How an American band inspired one of Jurassic Park’s best scenes

Steven Spielberg created an icon jurassic park moment while blasting music from a particular band through their car radio. The classic 1993 dinosaur disaster film features many memorable scenes. While some come directly from Michael Crichton’s original novel, others were developed specifically for the film.


Michael Crichton conceived the basic idea of jurassic park in 1983. In its original form, the story was about a pterosaur cloned from fossil DNA and had a graduate student as the main character. After years of work and negative feedback on early drafts, Crichton developed the theme park setting and decided to tell the story from a more mature point of view. Crichton’s books have inspired several science fiction films, and his earlier novel, Westworld, also used theme park decor. Spielberg bought the rights to the story before it was published, paying $1.5 million and an additional $500,000 for Crichton to craft a script. However, David Koepp was recruited to pen the final draft. In doing so, Koepp made substantial changes to the book’s characters and tone.

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However, it was Spielberg who created the scene where the brutal approach of a T-rex causes ripples in a glass of water on a dashboard, and he was inspired by the sound of earth, wind and fire. Like him played their music in his car, the mirror started shaking to the beat. It fired Spielberg’s imagination, and he commissioned Oscar-winning special effects supervisor Michael Lantieri to bring it to life on screen. Lantieri, a key member of the dinosaur creation team, found that by attaching a guitar string to the dashboard of the Ford Explorer, he could create the right frequency to induce the ripple effect.


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Books and screenplays are two different things, and to tell a novelist’s story, filmmakers often have to make adjustments. After all, a movie is a visual experience, whereas a novel can only expose the thoughts and feelings of its characters. jurassic park is no different, and inevitably there have been changes and additions to Crichton’s novel. As dinosaur attacks feature throughout the novel and the Tyrannosaurus escapes and launches an attack that leads Alan Grant and the children to get lost in the park, many aspects of the car attack scene are created for the film, including the rippling of the water and the famous moment when the children have only a thin sheet of plexiglass to protect themselves from the jaws of the T-rex.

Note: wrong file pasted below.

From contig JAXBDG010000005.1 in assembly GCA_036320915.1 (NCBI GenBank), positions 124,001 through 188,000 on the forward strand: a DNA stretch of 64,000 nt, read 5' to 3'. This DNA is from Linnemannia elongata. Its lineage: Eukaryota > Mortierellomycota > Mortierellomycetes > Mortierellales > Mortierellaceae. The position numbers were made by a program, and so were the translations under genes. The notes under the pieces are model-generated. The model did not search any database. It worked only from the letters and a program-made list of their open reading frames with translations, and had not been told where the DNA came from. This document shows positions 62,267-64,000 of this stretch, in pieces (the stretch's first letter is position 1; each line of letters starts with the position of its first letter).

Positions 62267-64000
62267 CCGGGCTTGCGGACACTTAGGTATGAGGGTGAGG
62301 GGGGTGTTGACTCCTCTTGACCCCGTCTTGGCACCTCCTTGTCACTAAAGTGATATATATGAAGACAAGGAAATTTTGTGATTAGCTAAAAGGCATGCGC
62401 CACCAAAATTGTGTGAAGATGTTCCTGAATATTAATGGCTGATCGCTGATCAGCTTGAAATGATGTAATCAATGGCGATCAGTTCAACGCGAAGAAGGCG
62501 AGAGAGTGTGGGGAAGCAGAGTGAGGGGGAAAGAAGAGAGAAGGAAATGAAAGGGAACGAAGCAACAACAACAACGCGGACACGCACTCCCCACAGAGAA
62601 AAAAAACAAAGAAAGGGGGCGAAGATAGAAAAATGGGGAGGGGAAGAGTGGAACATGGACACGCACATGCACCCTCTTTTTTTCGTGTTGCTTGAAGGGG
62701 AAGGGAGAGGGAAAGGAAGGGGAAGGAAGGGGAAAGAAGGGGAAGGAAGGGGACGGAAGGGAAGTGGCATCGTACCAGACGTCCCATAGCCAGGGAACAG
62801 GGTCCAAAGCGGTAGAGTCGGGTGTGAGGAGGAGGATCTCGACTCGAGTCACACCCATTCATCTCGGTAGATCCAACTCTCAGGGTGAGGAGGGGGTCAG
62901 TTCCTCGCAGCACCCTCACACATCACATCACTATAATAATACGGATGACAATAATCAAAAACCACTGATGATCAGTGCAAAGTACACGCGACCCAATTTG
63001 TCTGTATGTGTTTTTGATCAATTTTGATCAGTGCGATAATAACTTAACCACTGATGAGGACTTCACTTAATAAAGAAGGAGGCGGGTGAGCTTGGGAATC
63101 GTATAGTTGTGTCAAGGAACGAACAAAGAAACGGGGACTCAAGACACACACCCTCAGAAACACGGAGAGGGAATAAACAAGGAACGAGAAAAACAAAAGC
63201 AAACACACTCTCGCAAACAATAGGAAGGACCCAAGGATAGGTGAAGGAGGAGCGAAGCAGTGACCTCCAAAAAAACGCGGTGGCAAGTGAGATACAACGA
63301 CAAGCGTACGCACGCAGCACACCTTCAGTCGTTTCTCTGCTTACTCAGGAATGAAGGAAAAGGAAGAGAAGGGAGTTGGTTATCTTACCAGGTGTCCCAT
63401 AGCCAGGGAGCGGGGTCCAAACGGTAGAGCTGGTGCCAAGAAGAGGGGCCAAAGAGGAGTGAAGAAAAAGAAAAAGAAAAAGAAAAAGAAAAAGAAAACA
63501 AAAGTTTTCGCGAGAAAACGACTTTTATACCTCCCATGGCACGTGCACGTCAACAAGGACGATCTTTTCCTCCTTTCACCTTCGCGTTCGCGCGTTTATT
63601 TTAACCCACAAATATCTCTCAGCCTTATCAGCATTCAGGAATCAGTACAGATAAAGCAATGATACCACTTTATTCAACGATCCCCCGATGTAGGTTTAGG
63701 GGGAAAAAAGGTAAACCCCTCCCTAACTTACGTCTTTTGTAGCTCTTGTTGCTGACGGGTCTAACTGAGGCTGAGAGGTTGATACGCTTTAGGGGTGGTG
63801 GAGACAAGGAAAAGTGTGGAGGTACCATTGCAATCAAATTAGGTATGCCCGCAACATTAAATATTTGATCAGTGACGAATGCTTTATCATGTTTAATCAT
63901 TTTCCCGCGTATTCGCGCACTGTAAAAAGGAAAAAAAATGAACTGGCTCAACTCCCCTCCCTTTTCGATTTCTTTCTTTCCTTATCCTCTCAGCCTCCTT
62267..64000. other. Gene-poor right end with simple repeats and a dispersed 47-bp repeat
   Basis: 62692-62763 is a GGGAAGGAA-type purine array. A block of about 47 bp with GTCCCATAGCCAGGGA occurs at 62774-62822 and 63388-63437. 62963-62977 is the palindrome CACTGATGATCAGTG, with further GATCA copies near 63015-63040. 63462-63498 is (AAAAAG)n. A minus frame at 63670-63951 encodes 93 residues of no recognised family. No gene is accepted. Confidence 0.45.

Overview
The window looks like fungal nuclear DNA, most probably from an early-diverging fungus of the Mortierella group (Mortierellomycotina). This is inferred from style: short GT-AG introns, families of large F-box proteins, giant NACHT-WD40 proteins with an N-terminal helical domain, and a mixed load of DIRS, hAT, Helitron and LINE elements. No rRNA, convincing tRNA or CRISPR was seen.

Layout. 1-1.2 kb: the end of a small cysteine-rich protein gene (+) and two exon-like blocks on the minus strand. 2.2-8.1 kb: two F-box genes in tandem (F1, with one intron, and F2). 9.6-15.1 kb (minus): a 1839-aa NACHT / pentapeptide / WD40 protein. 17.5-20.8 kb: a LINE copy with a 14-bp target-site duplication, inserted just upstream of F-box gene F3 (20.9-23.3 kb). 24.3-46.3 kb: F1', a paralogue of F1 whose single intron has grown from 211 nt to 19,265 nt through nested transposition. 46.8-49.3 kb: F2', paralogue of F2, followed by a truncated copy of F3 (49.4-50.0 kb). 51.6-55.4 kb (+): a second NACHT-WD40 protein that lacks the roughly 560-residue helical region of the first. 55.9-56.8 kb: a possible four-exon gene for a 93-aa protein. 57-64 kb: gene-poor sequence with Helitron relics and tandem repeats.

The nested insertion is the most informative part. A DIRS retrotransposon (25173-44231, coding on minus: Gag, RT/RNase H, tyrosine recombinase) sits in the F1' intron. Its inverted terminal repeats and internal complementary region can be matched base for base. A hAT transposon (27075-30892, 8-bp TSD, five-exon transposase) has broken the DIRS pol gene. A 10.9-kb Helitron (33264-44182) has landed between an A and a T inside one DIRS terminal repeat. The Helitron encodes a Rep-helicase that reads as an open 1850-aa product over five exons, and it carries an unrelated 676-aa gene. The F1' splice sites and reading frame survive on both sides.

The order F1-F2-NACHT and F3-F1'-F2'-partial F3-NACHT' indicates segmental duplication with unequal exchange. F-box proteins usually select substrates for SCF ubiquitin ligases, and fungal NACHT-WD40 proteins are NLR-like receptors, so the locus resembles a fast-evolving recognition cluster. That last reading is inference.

Although there are many changes – for example, Dennis Nedry’s death is darker in the book – the film’s treatment is reasonably faithful to the novel. One of the stark differences is in tone, with the book having a darker, gorier feel. This is in keeping with the film’s decision to tone down the violence of Crichton’s original story. The characters also undergo changes: John Hammond, played by Richard Attenborough, is a likeable, if eccentric character in the film, while being a greedy and selfish lunatic in the book. Crichton described Hammond from the book as the dark side of Walt Disney, but Spielberg removed his antagonistic traits, saying that while Hammond was a brilliantly written villain, he was more interested in portraying the theme park owner as a cross between Walt Disney and Ross Perot. .

A film is a collaborative effort, and jurassic park blends the creativity of Chricton with that of Spielberg and its final screenwriter, Koepp. Additionally, a host of special effects and technology artists contributed to the film, making it one of the most memorable films of the 1990s. Inspiration can strike an artist at any time. For Spielberg and the rippling water scene, inspiration struck as the sound of earth, wind and fire filled his car. It’s no wonder box office receipts for the beloved jurassic park franchise have surpassed $6 billion worldwide.

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